Banks to mentor small businesses

Pound notes
Image caption It is hoped the scheme will bring banks and businesses closer together

The UK's five biggest banks have launched a mentoring scheme for small and medium-sized enterprises (SMEs).

Barclays, HSBC, Lloyds Banking Group, Royal Bank of Scotland and Santander are recruiting current and retired employees to act as volunteers.

The idea is to offer firms more support on issues such as finance, marketing and HR.

The scheme was set up by the business finance taskforce, which was set up last summer by major UK lenders.

UK banks have been criticised for not lending enough to SMEs.

Bank of England figures show that in the first three months of 2011, the top five UK banks loaned £16.8bn to SMEs.

Under the Project Merlin deal with the government, the banks had agreed to lend £76bn to SMEs in 2011 - equating to £19bn a quarter.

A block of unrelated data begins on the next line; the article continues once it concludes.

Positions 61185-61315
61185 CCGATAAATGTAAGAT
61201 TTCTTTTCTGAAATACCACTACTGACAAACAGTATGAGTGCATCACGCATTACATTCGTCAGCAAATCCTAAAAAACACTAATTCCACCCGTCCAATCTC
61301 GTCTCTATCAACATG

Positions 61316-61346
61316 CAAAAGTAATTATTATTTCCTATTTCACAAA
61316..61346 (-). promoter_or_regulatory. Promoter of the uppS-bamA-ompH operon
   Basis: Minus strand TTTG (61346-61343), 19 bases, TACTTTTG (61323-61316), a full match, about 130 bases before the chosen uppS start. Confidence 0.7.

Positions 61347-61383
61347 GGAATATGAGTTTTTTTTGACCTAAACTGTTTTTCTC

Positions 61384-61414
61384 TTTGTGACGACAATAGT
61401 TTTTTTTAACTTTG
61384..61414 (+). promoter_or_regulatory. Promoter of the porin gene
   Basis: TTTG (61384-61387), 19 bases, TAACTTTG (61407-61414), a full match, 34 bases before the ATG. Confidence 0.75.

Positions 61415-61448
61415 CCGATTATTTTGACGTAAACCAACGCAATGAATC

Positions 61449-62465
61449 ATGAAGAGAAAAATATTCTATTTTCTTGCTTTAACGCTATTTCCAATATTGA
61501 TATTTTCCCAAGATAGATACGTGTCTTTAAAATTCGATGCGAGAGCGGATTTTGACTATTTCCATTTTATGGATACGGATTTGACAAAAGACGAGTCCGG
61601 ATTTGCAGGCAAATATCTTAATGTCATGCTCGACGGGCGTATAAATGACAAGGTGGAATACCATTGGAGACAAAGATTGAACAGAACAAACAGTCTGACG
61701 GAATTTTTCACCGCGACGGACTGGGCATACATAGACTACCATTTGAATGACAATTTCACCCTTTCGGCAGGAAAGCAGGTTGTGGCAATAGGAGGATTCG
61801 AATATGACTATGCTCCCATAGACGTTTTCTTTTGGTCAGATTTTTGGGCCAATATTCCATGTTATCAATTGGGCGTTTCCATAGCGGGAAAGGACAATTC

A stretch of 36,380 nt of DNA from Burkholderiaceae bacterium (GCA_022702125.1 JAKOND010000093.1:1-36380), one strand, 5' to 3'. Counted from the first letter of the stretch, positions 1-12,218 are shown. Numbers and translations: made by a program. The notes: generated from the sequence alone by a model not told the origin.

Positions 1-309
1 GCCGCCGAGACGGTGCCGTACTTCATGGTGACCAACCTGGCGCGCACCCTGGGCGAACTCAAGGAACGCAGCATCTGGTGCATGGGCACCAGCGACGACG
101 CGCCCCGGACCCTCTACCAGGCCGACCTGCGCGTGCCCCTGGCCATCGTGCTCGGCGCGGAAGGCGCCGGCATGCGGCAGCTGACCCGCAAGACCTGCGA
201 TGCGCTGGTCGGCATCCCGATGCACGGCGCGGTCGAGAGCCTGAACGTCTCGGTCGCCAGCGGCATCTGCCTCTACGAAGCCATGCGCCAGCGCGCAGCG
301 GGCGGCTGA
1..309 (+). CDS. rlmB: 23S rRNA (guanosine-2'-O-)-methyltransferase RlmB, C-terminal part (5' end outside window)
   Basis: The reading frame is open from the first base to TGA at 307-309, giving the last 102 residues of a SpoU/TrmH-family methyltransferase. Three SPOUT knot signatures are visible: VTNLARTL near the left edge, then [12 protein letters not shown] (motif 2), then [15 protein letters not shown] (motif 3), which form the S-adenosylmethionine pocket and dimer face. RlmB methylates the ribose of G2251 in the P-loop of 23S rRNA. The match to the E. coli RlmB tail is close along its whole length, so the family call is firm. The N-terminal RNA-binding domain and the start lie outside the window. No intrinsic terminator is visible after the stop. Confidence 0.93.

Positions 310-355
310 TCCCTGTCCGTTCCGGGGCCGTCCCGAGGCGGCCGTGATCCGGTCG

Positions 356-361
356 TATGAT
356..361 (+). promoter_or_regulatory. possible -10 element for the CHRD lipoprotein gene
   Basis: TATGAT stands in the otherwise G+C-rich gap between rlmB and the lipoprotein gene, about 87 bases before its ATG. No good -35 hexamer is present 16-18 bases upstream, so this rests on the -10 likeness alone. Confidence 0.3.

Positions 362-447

But Stephen Pegg, director at Lloyds Banking Group, told the BBC there was finance available and this scheme would help businesses gain access to it.

"Having a bit of financial input, someone to ask the right questions... helps you put together better lending propositions so actually that finance can get out there and businesses can be encouraged to have the confidence to invest and the contacts to look at a wider range of finance," he said.

Andrew Cave from the Federation of Small Businesses, said: "[This initiative] starts to repair the mistakes of the past by bringing people who are working in the banks closer to the business community."

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